1. Hyperandrogenism means signs of high testosterone or DHT (a hormone that is more or less a byproduct of Testosterone). In women: hair growth on face or belly, acne, male pattern hair loss (hair thinning), and other signs of high testosterone. Oily skin is also a hallmark of PCOS. 
  2. Oligomenorrhea: absence of periods or cycles more than 35 days apart but less than six months apart, or amenorrhea (absence of menstruation for six to 12 months after a cyclic pattern has been established)
  3. Polycystic ovaries can be found on an ultrasound. 
  4. Obesity and insulin resistance are present in about 40-60% of women with PCOS.

*Source: AAFP

The complete diagnostic criteria most recently agreed upon is listed above, but here is a quick summary: 

Reproductive-aged women with: 

  •  irregular menstrual cycles
  •  regular TSH, Prolactin, DHEA-S, 17-OHP
  •  +/- Polycystic ovaries found on an ultrasound
  •  high testosterone, DHT or signs of this (hair growth in places you do not want, acne, greasy skin, hair thinning) 

My Doctor says everything is normal, so what is next? 

If your labs are normal, but you are certain you could have PCOS, take a look at the lab handout. I use the World Health Organization values for fertility in order to evaluate hormone health. Basically, the lab values have a tighter range than what is accepted and used in the conventional medical system. It is also very important to note that you have other testing options that are not offered by your conventional doctor. These include functional medicine tests that can assess environmental toxicity, cortisol, free hormones, gut health, and nutrient analyses. 

Functional Medicine Labs are the labs that help your Naturopathic/ Functional Medicine Doctor take you “beyond fine” in your health goals. They are proprietary tests (unapproved by the American Medical Association) that help narrow down your wellness plan and give more information that can be used to direct your health journey. One of my favourite tests to use is the DUTCH test,  a dried urine hormone test.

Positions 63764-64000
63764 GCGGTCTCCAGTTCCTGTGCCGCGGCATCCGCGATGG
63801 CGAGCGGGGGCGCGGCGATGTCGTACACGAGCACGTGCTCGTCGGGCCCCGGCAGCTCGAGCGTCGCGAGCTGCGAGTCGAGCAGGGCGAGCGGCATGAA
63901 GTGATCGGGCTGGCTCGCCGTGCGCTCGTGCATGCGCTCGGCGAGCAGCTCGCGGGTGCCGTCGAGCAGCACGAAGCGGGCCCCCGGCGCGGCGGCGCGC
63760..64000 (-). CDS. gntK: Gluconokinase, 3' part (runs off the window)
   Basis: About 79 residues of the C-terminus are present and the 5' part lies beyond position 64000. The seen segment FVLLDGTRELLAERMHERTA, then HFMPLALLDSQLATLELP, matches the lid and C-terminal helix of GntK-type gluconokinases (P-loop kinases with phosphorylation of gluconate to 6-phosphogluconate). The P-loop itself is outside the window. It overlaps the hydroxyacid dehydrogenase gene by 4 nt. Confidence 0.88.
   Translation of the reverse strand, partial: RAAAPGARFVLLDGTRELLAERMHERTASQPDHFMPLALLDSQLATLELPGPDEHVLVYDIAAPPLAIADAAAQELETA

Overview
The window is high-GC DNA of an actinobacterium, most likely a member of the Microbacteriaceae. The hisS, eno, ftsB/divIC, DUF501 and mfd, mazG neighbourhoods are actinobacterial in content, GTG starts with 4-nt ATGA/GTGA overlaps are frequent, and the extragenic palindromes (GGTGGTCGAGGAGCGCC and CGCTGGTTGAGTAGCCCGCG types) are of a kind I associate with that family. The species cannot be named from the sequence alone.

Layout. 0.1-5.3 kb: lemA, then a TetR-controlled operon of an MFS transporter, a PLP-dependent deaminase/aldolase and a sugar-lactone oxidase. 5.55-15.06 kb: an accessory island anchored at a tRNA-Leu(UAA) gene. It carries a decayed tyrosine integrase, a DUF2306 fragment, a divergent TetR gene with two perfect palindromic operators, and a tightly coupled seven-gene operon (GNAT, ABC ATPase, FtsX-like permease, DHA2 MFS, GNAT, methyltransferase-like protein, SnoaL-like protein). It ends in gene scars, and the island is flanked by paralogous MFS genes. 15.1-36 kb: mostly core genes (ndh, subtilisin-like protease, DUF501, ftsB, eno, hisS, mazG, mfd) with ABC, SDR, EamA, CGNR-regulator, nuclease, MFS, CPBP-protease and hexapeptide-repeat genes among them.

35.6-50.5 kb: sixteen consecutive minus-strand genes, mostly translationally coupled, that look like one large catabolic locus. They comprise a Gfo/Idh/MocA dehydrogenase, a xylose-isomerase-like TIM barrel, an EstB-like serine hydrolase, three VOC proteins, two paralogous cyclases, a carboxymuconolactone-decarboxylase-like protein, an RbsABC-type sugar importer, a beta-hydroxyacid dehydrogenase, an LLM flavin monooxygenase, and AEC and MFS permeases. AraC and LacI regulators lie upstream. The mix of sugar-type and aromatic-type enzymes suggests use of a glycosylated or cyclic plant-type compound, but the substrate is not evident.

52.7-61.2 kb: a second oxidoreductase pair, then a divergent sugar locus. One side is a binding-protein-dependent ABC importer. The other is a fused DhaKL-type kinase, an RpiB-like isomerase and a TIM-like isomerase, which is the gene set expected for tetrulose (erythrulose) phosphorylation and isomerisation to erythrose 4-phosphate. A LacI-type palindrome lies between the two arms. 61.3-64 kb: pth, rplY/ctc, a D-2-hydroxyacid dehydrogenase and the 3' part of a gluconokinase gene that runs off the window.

DUTCH Test… looking beyond sex hormones:

Below is a sample of the DUTCH (Dried Urinary Test for Comprehensive Hormones) report summary.


Many blood hormone tests are limited in assessing the levels of free hormones, the active hormones in your body.  The DUTCH test looks at free hormones and your levels of cortisol, the stress hormone. One of the benefits of the DUTCH test is that it also looks at hormone metabolites. Remember the pesky androgen-dominant symptoms: acne, male-pattern hair loss, hair growth in unwanted places? The DUTCH test measures specific metabolites of testosterone to see if it is going down a specific enzyme pathway that causes those symptoms. In a woman with healthy hormones, Testosterone turns into Estrogen via the ovaries. And with many women with PCOS, Testosterone turns into DHT, causing androgen-dominant symptoms.  

Over 50% of women with PCOS have Insulin Resistance, which can cause cortisol, your stress hormone, to become dysregulated. This can cause centralized weight gain, or a PCOS belly, which then further potentiates insulin resistance.  There are lots of discussions about women with an adrenal-dominance or ovarian dominant PCOS in the functional medicine field. Though this is indistinguishable in medical diagnostics, it can affect your herbal remedies for PCOS and your overall healthcare plan. II often see high DHEA-S and healthy levels of testosterone with women that are highly stressed. High DHEA-S often accompanies PCOS, and selecting the proper herbal care plan is very important when addressing PCOS. The DUTCH test also assesses cortisol levels, both free and metabolized, which helps me decide what time of day my clients could best benefit from taking herbs to help energy their levels.

Salivary hormone tests are also a great method to measure hormones. Yet spitting into five test tubes is really not so fun. Also, salivary hormone tests often do not include hormone metabolites. So I highly recommend a DUTCH test to anyone who is trying to manage their PCOS naturally and get more specific with their care plan!